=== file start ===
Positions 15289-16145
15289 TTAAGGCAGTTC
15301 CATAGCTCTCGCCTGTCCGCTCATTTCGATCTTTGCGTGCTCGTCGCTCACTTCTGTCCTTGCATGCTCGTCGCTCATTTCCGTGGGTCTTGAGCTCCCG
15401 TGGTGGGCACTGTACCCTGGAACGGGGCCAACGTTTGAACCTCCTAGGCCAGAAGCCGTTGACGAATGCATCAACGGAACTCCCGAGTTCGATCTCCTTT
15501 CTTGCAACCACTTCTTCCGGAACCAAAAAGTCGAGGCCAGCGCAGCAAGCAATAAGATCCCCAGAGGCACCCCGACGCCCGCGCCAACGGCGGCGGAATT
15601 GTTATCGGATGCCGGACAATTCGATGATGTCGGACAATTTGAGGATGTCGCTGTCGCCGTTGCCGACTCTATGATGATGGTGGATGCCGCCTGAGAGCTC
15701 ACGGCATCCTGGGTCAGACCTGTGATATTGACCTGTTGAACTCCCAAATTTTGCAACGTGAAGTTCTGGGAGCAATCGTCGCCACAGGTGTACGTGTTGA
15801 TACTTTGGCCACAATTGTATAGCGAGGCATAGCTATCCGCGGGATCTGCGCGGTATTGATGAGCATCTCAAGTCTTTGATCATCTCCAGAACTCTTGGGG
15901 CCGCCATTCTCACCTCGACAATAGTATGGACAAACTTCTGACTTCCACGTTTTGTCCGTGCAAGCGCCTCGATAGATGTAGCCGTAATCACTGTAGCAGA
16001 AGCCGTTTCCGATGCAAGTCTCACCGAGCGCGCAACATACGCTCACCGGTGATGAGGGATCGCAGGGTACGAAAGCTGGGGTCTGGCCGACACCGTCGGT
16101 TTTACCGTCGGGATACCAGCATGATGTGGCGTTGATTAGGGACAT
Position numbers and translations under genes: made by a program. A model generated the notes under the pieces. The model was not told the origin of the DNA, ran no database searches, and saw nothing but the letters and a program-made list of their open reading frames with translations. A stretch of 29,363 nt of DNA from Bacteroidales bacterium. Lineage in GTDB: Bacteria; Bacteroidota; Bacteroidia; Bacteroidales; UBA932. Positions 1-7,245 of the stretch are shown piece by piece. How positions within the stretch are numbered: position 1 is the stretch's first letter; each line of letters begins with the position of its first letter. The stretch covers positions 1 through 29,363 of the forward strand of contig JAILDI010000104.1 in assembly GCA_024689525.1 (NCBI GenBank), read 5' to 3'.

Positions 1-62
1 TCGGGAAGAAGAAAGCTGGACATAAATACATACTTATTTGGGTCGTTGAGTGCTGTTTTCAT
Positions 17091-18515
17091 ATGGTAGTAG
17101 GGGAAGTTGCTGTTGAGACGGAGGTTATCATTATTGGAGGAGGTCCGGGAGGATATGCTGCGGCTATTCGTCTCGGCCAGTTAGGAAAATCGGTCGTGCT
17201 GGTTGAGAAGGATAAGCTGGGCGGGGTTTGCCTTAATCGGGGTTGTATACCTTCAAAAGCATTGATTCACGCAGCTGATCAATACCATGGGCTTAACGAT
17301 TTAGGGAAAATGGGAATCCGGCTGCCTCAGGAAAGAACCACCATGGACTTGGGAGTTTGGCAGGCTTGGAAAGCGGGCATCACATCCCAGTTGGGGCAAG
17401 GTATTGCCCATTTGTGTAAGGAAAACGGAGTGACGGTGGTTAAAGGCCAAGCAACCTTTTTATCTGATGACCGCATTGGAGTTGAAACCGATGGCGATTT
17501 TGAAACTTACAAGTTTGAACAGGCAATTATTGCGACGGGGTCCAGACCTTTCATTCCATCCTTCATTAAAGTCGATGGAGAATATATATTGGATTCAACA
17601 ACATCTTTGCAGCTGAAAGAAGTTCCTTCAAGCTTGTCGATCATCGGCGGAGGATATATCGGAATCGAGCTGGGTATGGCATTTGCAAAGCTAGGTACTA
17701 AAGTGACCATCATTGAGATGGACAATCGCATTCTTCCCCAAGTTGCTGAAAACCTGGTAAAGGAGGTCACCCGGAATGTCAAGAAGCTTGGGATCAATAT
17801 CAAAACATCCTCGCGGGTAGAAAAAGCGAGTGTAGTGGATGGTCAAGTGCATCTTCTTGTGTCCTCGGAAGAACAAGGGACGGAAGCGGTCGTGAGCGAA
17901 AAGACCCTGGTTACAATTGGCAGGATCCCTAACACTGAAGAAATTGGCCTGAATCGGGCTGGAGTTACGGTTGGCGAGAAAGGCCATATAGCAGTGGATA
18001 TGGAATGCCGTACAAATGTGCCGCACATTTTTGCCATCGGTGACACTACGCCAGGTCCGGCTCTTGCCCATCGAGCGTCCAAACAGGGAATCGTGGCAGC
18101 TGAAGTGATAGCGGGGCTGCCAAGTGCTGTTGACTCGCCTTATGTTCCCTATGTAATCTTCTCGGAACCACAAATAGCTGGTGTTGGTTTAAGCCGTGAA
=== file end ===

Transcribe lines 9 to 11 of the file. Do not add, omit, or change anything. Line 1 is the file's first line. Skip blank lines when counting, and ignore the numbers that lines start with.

15901 CCGCCATTCTCACCTCGACAATAGTATGGACAAACTTCTGACTTCCACGTTTTGTCCGTGCAAGCGCCTCGATAGATGTAGCCGTAATCACTGTAGCAGA
16001 AGCCGTTTCCGATGCAAGTCTCACCGAGCGCGCAACATACGCTCACCGGTGATGAGGGATCGCAGGGTACGAAAGCTGGGGTCTGGCCGACACCGTCGGT
16101 TTTACCGTCGGGATACCAGCATGATGTGGCGTTGATTAGGGACAT